Linked by Thom Holwerda on Wed 29th Aug 2007 00:20 UTC, submitted by anonymous
GNU, GPL, Open Source "This guest whitepaper explains how a hypervisor can be used to leverage GPL software while isolating it from proprietary code, in order to ensure compliance with the requirements of the GPL. It was written by a TRANGO Virtual Processors product manager, and uses that company's hypervisor as an example."
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No need to cirumvent GPLv3
by stephanem on Wed 29th Aug 2007 00:52 UTC
stephanem
Member since:
2006-01-11

Linux is still licensed GPLv2 and none of the currently GPLv3 licensed software is used on tivo like devices.

Reply Score: 1

RE: No need to cirumvent GPLv3
by Hiev on Wed 29th Aug 2007 00:55 UTC in reply to "No need to cirumvent GPLv3"
Hiev Member since:
2005-09-27

Exactly, and is not like GPLv3 is showing a great success eather.

Reply Score: 2

RE[2]: No need to cirumvent GPLv3
by Kishe on Wed 29th Aug 2007 07:25 UTC in reply to "RE: No need to cirumvent GPLv3"
Kishe Member since:
2006-02-16

Problem for FSF is, GPLv2 still works great for the needs of the majority of software houses...There simply isn't any practical reason to pick GPLv3 over GPLv2.

Most people who keeps their code under GPLv2 doesn't really care who uses their code as long as they're given back the "tit for tat"

Reply Score: 1

almost like free ...
by vermaden on Wed 29th Aug 2007 03:27 UTC
vermaden
Member since:
2006-11-18

I always found funny about Linux and its "free" GPL2 license, in how many ways people try to avoid its rules to have freedom of choise, userland fusefs for example.

Reply Score: 3

RE: almost like free ...
by hyriand on Wed 29th Aug 2007 08:34 UTC in reply to "almost like free ..."
hyriand Member since:
2006-04-03

The FUSE system wasn't created to avoid licensing issues. It was created to allow easy development of portable and complex filesystems in userspace.

You're right to notice that it allows to work around licensing limitations though (f.e. ZFS on FUSE).

Reply Score: 2

RE[2]: almost like free ...
by kaiwai on Wed 29th Aug 2007 09:35 UTC in reply to "RE: almost like free ..."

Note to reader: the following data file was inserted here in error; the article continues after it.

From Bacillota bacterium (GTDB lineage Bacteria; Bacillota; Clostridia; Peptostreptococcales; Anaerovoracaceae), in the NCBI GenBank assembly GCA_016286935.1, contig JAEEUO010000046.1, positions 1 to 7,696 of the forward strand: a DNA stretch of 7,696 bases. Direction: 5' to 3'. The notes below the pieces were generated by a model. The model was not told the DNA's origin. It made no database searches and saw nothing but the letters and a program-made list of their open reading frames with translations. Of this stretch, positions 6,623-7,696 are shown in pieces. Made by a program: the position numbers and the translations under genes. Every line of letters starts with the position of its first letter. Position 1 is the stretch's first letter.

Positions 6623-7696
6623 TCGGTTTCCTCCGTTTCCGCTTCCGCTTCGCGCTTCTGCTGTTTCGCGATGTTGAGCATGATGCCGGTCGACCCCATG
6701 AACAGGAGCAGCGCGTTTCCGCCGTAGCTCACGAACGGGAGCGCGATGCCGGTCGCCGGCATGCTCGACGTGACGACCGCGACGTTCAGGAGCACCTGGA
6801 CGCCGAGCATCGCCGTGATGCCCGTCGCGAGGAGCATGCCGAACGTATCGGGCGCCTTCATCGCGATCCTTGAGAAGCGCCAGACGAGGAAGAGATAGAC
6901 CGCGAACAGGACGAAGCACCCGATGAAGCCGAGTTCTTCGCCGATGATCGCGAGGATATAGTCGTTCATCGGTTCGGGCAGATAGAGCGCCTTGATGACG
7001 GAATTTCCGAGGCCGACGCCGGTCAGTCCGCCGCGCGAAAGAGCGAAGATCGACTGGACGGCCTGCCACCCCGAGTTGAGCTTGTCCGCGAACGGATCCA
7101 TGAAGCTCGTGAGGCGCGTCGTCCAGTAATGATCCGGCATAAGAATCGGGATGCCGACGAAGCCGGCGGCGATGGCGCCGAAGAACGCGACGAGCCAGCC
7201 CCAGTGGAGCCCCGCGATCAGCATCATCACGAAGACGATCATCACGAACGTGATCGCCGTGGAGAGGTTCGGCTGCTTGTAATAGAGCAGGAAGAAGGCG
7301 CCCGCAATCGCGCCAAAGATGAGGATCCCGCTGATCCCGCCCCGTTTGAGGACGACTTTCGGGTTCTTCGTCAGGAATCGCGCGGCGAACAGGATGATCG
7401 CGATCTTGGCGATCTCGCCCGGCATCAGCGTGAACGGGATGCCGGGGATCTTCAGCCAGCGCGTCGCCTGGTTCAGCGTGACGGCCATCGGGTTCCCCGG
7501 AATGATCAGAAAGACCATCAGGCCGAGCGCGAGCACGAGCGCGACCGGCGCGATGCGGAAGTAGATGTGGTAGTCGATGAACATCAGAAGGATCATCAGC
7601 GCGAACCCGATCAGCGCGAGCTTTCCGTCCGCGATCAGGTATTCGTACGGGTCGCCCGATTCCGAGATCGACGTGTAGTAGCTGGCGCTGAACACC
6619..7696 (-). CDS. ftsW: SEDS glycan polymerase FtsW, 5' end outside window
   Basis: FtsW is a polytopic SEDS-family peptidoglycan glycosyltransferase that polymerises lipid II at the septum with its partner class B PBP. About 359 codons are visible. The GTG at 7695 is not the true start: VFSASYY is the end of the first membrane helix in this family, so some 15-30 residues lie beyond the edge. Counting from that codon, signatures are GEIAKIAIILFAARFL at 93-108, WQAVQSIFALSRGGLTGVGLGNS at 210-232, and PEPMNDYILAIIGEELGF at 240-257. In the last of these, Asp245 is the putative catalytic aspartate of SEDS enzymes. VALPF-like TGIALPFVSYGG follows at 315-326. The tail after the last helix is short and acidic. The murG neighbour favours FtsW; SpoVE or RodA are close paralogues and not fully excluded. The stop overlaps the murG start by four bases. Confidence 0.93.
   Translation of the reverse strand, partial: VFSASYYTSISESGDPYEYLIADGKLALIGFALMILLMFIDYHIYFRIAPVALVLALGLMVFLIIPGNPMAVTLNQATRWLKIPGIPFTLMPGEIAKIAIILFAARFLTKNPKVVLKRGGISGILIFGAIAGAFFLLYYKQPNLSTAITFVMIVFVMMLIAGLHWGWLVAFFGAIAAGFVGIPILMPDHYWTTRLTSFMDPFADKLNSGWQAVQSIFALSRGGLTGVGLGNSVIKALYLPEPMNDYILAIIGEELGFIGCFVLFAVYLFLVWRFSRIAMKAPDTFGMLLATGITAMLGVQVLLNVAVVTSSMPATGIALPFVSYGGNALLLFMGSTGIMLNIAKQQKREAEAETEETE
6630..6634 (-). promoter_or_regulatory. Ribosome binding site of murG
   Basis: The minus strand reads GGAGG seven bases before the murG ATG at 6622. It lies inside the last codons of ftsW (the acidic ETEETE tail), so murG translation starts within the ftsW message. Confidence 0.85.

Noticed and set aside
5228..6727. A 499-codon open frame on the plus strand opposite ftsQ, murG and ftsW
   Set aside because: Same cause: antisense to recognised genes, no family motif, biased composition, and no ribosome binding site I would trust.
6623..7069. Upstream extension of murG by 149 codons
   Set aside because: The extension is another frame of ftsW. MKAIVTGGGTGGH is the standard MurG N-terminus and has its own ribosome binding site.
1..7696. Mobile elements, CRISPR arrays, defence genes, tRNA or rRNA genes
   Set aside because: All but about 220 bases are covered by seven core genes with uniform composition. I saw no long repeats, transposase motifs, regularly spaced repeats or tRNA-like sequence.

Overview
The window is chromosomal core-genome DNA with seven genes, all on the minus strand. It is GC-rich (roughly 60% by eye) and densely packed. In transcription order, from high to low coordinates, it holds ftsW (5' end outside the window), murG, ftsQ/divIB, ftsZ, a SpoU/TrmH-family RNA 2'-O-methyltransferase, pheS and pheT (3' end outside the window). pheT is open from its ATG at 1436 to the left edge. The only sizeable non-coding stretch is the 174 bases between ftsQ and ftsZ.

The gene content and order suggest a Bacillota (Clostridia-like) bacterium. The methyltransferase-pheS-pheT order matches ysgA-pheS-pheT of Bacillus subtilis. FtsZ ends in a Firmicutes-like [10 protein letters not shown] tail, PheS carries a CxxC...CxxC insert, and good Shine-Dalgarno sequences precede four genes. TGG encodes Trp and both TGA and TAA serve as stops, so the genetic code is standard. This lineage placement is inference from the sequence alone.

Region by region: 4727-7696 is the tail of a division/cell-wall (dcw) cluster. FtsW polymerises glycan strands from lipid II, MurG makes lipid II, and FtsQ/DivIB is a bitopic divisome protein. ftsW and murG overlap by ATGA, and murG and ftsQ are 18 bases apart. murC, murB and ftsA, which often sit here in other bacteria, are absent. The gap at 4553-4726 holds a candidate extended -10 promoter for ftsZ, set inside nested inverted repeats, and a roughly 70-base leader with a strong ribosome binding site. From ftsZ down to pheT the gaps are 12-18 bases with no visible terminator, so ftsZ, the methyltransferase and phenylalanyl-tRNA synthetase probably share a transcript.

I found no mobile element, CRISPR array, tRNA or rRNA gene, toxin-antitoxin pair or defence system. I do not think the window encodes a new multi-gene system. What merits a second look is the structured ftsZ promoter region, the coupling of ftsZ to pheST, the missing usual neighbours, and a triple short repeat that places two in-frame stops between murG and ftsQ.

kaiwai Member since:
2005-07-06

I know this is off topic but with FUSE, is it possible to use a file system that uses fuse, to run an operating system off it? the reason I ask is it would be a great way to modular-a-lise Linux kernel.

Reply Score: 2

RE[3]: almost like free ...
by hyriand on Wed 29th Aug 2007 11:49 UTC in reply to "RE[2]: almost like free ..."
hyriand Member since:
2006-04-03

Yes, it is possible to boot using FUSE by adding the fuse kernel module and userspace daemon to your initial ramdisk image.

F.e.: There is a Knoppix derivative that uses httpfs to mount the root filesystem (an ISO image). If I remember correctly, it's called VMKnoppix.

Reply Score: 1

GPL works, especially v3
by Ookaze on Wed 29th Aug 2007 09:05 UTC
Ookaze
Member since:
2005-11-14

You can see that GPLv3 is very successful, because the fear is visible : white papers, trolls bashing GPLv3 saying it's not successful.
Good!

Of course, this white paper obiously is not more a method "to ensure compliance with the requirements of the GPL", than a tedious way to go against the spirit of the GPL.

Reply Score: 2

RE: GPL works, especially v3
by sappyvcv on Wed 29th Aug 2007 12:00 UTC in reply to "GPL works, especially v3"
sappyvcv Member since:
2005-07-06

You measure "success" by your perceived amount of "fear" and the number of people who don't like it?